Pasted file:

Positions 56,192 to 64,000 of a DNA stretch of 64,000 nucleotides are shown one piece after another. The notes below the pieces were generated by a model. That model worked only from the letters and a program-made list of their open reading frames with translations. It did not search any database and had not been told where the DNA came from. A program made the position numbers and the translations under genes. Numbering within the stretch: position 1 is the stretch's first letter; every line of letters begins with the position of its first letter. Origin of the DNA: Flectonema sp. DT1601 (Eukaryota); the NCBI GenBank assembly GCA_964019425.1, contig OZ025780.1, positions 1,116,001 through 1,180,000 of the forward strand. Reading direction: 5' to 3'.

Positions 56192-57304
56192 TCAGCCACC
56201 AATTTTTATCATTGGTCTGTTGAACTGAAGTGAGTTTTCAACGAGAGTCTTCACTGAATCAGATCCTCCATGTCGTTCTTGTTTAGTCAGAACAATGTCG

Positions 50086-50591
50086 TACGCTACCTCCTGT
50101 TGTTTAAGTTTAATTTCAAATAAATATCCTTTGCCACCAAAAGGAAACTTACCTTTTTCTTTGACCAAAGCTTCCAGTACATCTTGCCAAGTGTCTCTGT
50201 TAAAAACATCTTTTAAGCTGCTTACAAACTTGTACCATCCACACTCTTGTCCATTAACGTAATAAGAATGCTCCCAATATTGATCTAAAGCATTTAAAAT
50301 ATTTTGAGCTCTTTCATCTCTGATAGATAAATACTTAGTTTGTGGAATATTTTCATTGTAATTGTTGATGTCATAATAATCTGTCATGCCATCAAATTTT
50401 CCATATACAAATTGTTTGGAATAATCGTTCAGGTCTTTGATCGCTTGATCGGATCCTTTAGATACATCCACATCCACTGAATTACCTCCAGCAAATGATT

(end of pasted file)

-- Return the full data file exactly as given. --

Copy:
Positions 56,192 to 64,000 of a DNA stretch of 64,000 nucleotides are shown one piece after another. The notes below the pieces were generated by a model. That model worked only from the letters and a program-made list of their open reading frames with translations. It did not search any database and had not been told where the DNA came from. A program made the position numbers and the translations under genes. Numbering within the stretch: position 1 is the stretch's first letter; every line of letters begins with the position of its first letter. Origin of the DNA: Flectonema sp. DT1601 (Eukaryota); the NCBI GenBank assembly GCA_964019425.1, contig OZ025780.1, positions 1,116,001 through 1,180,000 of the forward strand. Reading direction: 5' to 3'.

Positions 56192-57304
56192 TCAGCCACC
56201 AATTTTTATCATTGGTCTGTTGAACTGAAGTGAGTTTTCAACGAGAGTCTTCACTGAATCAGATCCTCCATGTCGTTCTTGTTTAGTCAGAACAATGTCG

Positions 50086-50591
50086 TACGCTACCTCCTGT
50101 TGTTTAAGTTTAATTTCAAATAAATATCCTTTGCCACCAAAAGGAAACTTACCTTTTTCTTTGACCAAAGCTTCCAGTACATCTTGCCAAGTGTCTCTGT
50201 TAAAAACATCTTTTAAGCTGCTTACAAACTTGTACCATCCACACTCTTGTCCATTAACGTAATAAGAATGCTCCCAATATTGATCTAAAGCATTTAAAAT
50301 ATTTTGAGCTCTTTCATCTCTGATAGATAAATACTTAGTTTGTGGAATATTTTCATTGTAATTGTTGATGTCATAATAATCTGTCATGCCATCAAATTTT
50401 CCATATACAAATTGTTTGGAATAATCGTTCAGGTCTTTGATCGCTTGATCGGATCCTTTAGATACATCCACATCCACTGAATTACCTCCAGCAAATGATT